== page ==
Circle Of Dead Children – Starving The Vultures

Circle Of Dead Children’s first album; probably the release that people talk about the least from them.  Although it’s a really good release, it’s easy to see how it gets lost in the shuffle, particularly when it was followed by ‘Exotic Sense Decay’, probably one of the most essential modern grind releases out there.  This on the other hand is merely excellent music instead of the incredibly dense slab of micro-art they constructed with that later piece.  It’s easy to recommend to any grind fans, and in particular any Circle Of Dead Children fans; they’re unmistakable for any other artist and possess a style all their own, even at this very early stage of their career.

Perhaps the most interesting feature of this album is that it probably has more open melody than any other Circle Of Dead Children release.  Certainly the band employs fragmentary melody on their later material, but rarely engages in the fully melodic riffing that appears on songs here such as ‘Return To Water’.  The music is still spastic, violent, and unusual, but it seems less utterly esoteric than on releases such as ‘Exotic Sense Decay’, with a much greater sense of traditional songwriting.  It’s probably this band’s easiest release for a non-grind fan to get into; there’s nothing super abstract going on and the general aesthetic isn’t as punishing as it is on later releases.

Of course, this is as much to the benefit of the album as it is its downfall.  This is essentially Circle Of Dead Children playing ‘normal’ music, and while it’s cool, it’s for that very reason not as worthwhile as their more experimental releases.  It has good songs and it’s listenable, but I don’t get the same feeling of experiencing something very unique with this record that I do with their other releases.  As you can see, the band itself has somewhat doomed this early album to obscurity as it practically begs to be compared to more notable releases by the same artist.  This is somewhat disappointing because it IS a good record; it’s just easily overshadowed by its siblings from later on.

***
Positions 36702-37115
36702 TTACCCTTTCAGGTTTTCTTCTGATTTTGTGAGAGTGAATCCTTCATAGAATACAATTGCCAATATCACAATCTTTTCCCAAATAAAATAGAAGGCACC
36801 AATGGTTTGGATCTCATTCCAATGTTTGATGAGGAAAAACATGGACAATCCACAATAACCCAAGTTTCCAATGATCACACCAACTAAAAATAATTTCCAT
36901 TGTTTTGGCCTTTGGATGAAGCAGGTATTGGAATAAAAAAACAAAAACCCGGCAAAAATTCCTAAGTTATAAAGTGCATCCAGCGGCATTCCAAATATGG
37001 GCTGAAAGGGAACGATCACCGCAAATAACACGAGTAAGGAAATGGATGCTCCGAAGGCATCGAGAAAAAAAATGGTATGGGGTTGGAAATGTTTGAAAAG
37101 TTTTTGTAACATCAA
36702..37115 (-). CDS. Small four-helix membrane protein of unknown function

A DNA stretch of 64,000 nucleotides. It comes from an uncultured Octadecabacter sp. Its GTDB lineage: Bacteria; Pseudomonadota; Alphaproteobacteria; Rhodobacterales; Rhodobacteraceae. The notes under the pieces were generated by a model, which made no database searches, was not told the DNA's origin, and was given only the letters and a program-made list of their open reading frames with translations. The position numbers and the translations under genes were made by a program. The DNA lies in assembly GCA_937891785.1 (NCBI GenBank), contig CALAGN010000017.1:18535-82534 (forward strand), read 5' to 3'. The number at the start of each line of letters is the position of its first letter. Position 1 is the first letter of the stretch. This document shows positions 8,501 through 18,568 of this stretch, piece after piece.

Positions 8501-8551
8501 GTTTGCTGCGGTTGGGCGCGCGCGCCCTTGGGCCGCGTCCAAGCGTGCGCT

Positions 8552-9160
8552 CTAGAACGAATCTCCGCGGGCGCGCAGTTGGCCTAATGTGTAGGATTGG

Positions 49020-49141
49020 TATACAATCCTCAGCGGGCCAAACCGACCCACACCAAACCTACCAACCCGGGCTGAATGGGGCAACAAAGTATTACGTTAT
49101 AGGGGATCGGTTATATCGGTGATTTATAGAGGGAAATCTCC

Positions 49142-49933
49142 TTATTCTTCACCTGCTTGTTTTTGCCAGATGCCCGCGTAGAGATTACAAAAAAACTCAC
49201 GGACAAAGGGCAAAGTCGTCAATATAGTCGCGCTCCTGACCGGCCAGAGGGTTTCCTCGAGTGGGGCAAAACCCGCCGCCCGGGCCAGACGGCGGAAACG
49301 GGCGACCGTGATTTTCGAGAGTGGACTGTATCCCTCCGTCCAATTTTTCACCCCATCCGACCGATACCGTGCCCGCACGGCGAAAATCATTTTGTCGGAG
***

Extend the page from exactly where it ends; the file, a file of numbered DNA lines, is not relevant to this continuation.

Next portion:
Per usual, all instruments are played impeccably and the production is clear if rather flat.  I like listening to it (more than I ordinarily would since it’s so short I don’t really have to carve out much time to get the full experience), but in comparison to the rest of Circle Of Dead Children’s work, it’s merely good, not a necessary purchase.  If you like solid grind, go pick it up, but otherwise you can pass since there are other, more important, and still immediately available items of theirs to acquire.

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~ by noktorn on August 28, 2008.

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